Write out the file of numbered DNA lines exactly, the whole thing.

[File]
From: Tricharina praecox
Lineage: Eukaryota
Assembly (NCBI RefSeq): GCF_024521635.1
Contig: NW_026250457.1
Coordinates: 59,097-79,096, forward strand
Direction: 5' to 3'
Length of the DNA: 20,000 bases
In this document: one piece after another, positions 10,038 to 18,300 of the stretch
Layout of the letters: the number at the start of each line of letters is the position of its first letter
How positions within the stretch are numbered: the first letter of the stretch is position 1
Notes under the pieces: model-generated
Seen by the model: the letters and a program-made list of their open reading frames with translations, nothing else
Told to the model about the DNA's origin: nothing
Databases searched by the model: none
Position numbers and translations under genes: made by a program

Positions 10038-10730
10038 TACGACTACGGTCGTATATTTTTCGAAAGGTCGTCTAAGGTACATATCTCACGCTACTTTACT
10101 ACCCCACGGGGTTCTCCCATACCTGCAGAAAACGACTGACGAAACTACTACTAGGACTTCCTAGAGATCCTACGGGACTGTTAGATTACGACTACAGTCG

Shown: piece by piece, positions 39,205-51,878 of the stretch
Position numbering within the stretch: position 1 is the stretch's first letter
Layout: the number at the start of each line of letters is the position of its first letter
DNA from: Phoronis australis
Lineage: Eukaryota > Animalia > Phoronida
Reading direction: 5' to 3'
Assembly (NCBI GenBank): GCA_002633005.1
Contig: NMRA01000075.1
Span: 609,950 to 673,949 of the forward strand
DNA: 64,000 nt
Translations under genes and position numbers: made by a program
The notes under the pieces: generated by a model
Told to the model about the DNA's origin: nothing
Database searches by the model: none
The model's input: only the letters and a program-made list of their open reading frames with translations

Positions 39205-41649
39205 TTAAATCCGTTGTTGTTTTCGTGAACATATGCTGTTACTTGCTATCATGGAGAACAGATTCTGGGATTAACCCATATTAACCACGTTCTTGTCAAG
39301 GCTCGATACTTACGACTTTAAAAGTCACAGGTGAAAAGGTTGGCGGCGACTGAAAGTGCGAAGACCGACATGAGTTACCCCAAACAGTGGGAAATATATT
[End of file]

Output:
From: Tricharina praecox
Lineage: Eukaryota
Assembly (NCBI RefSeq): GCF_024521635.1
Contig: NW_026250457.1
Coordinates: 59,097-79,096, forward strand
Direction: 5' to 3'
Length of the DNA: 20,000 bases
In this document: one piece after another, positions 10,038 to 18,300 of the stretch
Layout of the letters: the number at the start of each line of letters is the position of its first letter
How positions within the stretch are numbered: the first letter of the stretch is position 1
Notes under the pieces: model-generated
Seen by the model: the letters and a program-made list of their open reading frames with translations, nothing else
Told to the model about the DNA's origin: nothing
Databases searched by the model: none
Position numbers and translations under genes: made by a program

Positions 10038-10730
10038 TACGACTACGGTCGTATATTTTTCGAAAGGTCGTCTAAGGTACATATCTCACGCTACTTTACT
10101 ACCCCACGGGGTTCTCCCATACCTGCAGAAAACGACTGACGAAACTACTACTAGGACTTCCTAGAGATCCTACGGGACTGTTAGATTACGACTACAGTCG

Shown: piece by piece, positions 39,205-51,878 of the stretch
Position numbering within the stretch: position 1 is the stretch's first letter
Layout: the number at the start of each line of letters is the position of its first letter
DNA from: Phoronis australis
Lineage: Eukaryota > Animalia > Phoronida
Reading direction: 5' to 3'
Assembly (NCBI GenBank): GCA_002633005.1
Contig: NMRA01000075.1
Span: 609,950 to 673,949 of the forward strand
DNA: 64,000 nt
Translations under genes and position numbers: made by a program
The notes under the pieces: generated by a model
Told to the model about the DNA's origin: nothing
Database searches by the model: none
The model's input: only the letters and a program-made list of their open reading frames with translations

Positions 39205-41649
39205 TTAAATCCGTTGTTGTTTTCGTGAACATATGCTGTTACTTGCTATCATGGAGAACAGATTCTGGGATTAACCCATATTAACCACGTTCTTGTCAAG
39301 GCTCGATACTTACGACTTTAAAAGTCACAGGTGAAAAGGTTGGCGGCGACTGAAAGTGCGAAGACCGACATGAGTTACCCCAAACAGTGGGAAATATATT